Recently I had the amazing opportunity to attend the birthday party of a centenarian. Mrs. Eula Cousins turned 109 this month, and as happens every year, a group of women gathered to celebrate her life. This particular group is what my friend Jackie Radford has labeled a "wisdom circle". It consists of women from every decade of life--from their teens, through young adulthood, through middle age, through the senior years, and though the old-old and Mrs. Cousins herself. And its intention is to share information inter-generationally. "Older women have a lot of information to share, but you have to ask them," Jackie says. Mrs. Cousins' cut buddies consist of a group of 4 or 5 90-something-year-old-women, so experience abounds. Each year, these women share pearls--big fat Hope diamonds, actually--of wisdom, advice for better living, marvel at our lives-- and rejoice that they don't have to live them.
This year our elders kept returning to a similar theme: God has a plan. They repeated this statement so many times--using these words and others--that I wondered if there are things they can see from the vantage point of their senior years that the rest of us cannot because we are too young. So I asked them: From the vantage point of having lived nearly a century or more, can you look back over your life and see patterns, or make sense of what took place, in ways that you cannot when you are younger? That is to say: Can you connect the dots of your life?
Their answer? A resounding yes. This response made the remainder of their advice make tremendous sense. It was:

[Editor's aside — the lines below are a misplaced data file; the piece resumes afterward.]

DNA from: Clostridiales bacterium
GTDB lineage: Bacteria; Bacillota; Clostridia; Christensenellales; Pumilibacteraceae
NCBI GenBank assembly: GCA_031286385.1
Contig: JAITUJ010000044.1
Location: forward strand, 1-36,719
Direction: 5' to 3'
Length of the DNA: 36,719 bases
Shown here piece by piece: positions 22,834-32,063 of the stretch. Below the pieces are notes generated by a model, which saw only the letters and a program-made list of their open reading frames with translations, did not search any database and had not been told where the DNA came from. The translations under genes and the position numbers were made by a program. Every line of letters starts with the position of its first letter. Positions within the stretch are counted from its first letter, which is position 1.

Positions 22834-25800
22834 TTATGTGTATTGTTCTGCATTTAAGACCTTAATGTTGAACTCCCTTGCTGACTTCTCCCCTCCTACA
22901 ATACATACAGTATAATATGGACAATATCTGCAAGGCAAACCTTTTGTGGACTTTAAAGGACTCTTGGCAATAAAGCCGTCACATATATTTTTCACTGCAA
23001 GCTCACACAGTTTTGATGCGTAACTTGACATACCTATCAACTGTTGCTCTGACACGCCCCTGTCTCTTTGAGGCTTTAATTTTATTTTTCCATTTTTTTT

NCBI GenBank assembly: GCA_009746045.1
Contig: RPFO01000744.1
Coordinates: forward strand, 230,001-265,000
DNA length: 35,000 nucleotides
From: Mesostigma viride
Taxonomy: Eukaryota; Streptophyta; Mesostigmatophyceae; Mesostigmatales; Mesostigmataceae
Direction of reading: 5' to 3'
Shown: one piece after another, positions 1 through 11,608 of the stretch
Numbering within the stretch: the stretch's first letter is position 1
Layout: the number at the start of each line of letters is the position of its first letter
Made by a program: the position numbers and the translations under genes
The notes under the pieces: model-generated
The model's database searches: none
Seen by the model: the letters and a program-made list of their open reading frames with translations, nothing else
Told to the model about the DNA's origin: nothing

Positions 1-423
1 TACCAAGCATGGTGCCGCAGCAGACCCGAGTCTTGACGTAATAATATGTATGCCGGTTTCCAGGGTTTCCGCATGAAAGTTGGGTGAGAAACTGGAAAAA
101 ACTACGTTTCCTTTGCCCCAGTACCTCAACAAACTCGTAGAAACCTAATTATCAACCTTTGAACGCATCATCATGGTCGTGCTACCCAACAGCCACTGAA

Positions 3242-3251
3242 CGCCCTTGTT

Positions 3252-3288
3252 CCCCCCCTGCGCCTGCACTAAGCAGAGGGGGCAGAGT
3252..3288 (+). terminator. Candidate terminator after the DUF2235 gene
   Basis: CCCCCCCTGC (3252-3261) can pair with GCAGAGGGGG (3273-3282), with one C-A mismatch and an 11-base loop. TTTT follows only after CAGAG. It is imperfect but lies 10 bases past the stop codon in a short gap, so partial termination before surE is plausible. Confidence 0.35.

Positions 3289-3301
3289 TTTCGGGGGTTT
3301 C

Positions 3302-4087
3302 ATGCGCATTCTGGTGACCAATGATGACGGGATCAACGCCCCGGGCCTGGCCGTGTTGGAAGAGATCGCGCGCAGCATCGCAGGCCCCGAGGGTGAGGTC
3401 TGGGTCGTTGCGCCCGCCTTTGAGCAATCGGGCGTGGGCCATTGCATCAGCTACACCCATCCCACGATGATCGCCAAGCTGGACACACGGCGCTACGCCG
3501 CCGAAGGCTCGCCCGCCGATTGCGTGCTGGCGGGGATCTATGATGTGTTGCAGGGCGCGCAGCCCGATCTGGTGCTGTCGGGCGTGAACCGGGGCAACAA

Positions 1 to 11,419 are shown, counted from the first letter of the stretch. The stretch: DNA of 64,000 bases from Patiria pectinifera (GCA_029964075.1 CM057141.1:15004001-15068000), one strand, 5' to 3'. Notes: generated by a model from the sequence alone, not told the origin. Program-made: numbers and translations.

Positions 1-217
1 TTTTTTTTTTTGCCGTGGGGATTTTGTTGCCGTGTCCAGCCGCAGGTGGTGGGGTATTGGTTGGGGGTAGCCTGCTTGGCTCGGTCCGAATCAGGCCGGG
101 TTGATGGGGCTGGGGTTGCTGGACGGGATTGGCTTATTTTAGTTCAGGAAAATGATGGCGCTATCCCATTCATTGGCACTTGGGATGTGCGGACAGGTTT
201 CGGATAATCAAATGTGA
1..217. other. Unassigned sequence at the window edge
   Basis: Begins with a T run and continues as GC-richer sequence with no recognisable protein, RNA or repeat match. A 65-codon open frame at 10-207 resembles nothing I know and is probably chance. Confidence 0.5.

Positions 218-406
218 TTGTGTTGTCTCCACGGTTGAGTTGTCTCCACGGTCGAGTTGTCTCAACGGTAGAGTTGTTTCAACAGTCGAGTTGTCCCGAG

1. Relax. There's no need to worry or stress ourselves out the way that we do. In the end, things are going to be okay.
2. Become less attached to material things. They're meaningless, our elders told us, and we're way too tied to them. They detract from our peace of mind, hinder our freedom and cause us to worry and stress out too much—major reasons we struggle to relax.
3. Get less caught up in the circumstances of our lives. Just as material possessions come and go, circumstances do also. When you look back on them later in life, the women said, life's happenings mean something entirely different--carry an entirely different significance--than they did at the time that they happened. To me, this suggests that things don't mean what we think they do—that we should stop judging, assigning meaning to and beating ourselves up about them.
We "young" women of the wisdom circle found this advice very timely and wise. And in this post Great Recession/ Depression era, anything we can do to reduce the pressure on our finances and reduce our stress can vastly improve our quality of life.